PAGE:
The growing need for nano and micro components in the medical industries is challenging manufacturers to continually improve upon their manufacturing processes and take a scientific approach to injection molding and tooling.
Displaying 31-40 of 67 results for
A recent effort by the Norton Advanced Applications Engineering Group demonstrates that for difficult-to-machine materials, grinding can be an economical alternative to other machining processes.
Machining composites presents unique challenges compared to metals. Reinforcement fibers are abrasive, shortening tool life. The plastic matrix carries away little heat, unlike metal chips, and overheating can melt the matrix.
That huge backlog of aircraft being recorded by the global giants Boeing and Airbus, along with a lengthening list of regional aircraft, is stretching the supply chain’s capabilities to machine the newest difficult-to-machine materials.
On Thursday, November 3, 2016, Greenleaf Corporation officially launched the revolutionary ceramic insert grade XSYTIN-1 with a press event at their global headquarters in Saegertown, PA.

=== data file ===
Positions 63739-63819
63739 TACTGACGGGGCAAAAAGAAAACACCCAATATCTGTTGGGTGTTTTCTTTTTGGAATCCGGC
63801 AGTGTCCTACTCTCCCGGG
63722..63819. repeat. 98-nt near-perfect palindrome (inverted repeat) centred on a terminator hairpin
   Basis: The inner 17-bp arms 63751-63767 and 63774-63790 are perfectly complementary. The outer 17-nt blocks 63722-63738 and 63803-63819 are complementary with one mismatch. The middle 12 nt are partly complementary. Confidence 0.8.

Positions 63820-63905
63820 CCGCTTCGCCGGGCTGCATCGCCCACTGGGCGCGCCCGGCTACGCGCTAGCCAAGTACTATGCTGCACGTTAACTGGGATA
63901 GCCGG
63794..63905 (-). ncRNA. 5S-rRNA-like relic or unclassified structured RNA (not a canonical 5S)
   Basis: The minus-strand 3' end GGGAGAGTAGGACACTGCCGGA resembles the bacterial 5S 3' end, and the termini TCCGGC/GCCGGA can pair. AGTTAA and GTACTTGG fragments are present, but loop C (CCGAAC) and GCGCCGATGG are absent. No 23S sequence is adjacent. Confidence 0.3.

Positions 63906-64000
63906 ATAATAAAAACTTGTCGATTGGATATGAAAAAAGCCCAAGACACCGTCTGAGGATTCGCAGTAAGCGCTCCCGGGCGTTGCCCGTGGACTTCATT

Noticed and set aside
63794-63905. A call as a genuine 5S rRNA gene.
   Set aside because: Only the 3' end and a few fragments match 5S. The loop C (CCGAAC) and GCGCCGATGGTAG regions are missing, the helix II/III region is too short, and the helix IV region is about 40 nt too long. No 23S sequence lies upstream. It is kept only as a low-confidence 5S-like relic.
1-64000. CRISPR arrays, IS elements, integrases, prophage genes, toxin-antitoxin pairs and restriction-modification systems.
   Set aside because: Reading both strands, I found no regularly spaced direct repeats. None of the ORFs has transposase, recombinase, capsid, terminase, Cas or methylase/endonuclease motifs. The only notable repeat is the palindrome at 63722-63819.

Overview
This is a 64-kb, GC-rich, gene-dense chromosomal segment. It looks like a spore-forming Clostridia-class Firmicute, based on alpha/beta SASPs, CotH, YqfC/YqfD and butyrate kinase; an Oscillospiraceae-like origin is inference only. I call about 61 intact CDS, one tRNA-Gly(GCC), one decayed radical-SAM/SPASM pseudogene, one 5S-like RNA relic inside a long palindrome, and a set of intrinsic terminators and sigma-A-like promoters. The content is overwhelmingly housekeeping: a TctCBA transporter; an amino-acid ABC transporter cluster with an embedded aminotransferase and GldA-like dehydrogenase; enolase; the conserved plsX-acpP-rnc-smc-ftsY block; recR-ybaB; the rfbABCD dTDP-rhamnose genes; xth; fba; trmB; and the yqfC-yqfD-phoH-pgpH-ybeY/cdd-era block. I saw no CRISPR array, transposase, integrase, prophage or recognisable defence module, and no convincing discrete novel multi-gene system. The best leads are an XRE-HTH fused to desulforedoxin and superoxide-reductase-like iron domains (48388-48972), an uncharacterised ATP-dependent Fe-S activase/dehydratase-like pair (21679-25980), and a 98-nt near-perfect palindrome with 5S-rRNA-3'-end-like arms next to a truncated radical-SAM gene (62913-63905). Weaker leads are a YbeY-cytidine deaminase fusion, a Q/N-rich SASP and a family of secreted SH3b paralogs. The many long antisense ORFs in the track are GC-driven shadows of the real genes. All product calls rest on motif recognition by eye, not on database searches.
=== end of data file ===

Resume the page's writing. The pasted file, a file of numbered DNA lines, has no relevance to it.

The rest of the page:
Entrepreneurs and existing manufacturers are making 3D printers that automate production of composite parts, and are unique in their design.
In conventional metal (material) removal processes like milling, turning, drilling, boring, and grinding, the challenge is always to hold the tool securely and rigidly against a fixtured workpiece without interfering with the process.
The first kilowatt-class fiber laser for material processing was introduced by IPG Photonics in early 2002. Since that time, the adoption of fiber lasers for production applications has grown at a rapid rate. Today, fiber lasers are becoming the choice for most major production laser applications as well as converting traditional welding and cutting processes to fiber laser technologies.
There’s an old saw that if bumblebees were aeronautical engineers they would know they can’t fly. Quite apart from the miracle of their flight, bees also happen to make a lightweight structure of surprising strength, just the sort of thing you’d want if you were building aircraft: honeycomb.
Daimler may be the first vehicle maker to offer 3D-printed replacement parts, but racing enthusiasts and car collectors like Jay Leno have been using additive manufacturing and 3D scanning for many years to replace worn-out parts or to enhance their rides.